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The office has changed forever. How you onboard employees must also change

The new way of work starts now, so give your workers a reformulated primer.

The office has changed forever. How you onboard employees must also change
[Source illustration: Slim3D/iStock]

Bringing even some employees back to the office after a year and a half, and doing it well, will be a challenge and requires some management. Think of this as “onboarding 2.0.”

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The first issue is safety. Even after restrictions are lifted, many employees will be nervous about returning. Exactly how long to wait and how “normal” the situation should be before bringing back employees is a tough judgment call that depends in part on how well we think things are going now.

The big question with respect to safety is whether businesses will require all returning employees to be vaccinated. Most employers said early on that they would not require employees to be vaccinated. Given the politicization of this particular vaccination, that was a smart position to take, even though I believe virtually all employers will require it for employees who return. It is smarter to wait and let societal pressures work to get the vaccination rate up on its own.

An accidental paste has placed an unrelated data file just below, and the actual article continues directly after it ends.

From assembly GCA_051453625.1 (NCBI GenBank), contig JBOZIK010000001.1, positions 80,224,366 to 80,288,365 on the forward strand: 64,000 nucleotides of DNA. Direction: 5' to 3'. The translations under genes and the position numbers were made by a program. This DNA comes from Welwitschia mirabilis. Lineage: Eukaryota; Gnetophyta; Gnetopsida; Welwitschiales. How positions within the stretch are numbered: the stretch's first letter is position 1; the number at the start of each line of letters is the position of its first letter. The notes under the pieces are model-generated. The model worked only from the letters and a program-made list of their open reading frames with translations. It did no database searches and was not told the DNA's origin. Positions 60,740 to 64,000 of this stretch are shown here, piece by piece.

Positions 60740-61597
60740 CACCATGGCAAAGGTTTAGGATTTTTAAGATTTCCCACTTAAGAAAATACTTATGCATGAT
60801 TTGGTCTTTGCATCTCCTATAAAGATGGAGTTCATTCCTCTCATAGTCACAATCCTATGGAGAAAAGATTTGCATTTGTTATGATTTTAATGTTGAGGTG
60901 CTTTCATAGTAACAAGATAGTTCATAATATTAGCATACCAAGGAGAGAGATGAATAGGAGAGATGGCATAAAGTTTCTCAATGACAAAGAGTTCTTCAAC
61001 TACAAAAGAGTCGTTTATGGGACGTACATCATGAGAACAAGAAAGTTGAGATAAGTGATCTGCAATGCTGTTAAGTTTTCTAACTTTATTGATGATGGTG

As is often the case with new legal topics, the administrative agencies and the courts have said employers cannot tell employees that they can mandate vaccinations. But these agencies and courts have suggested that relevant laws will not prohibit them from doing so. In December 2020, the U.S. Equal Employment Opportunity Commission stated that as long as employers offer reasonable accommodations to those with serious medical or religious reasons for not being vaccinated, federal civil rights laws do not preclude employers from mandating COVID-19 vaccines.

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On the other side of the ledger, the Occupational Health and Safety Act requires that employers provide a safe working environment for employees. Consider this problem: If I am particularly at risk from COVID-19, even if I have been vaccinated, is it safe for me to work closely with people who are not vaccinated, and what is the risk to the employer if I do get sick? Such problems begin to limit where the unvaccinated can work. At the same time, another set of laws and ethical concerns prevent employers from identifying who is not vaccinated, although if employers require those not vaccinated to wear masks at work, as it appears that many are planning, it makes identification clearer.

We already experienced a great deal of employee discomfort among essential or on-site workers in trying to learn who had been infected—and when—during the height of the pandemic. Employers are certainly in a bind, as employees have a right to know what kind of exposure they may have had, and other employees certainly have a right to privacy about their medical conditions. The only way around all this is if almost everyone is vaccinated.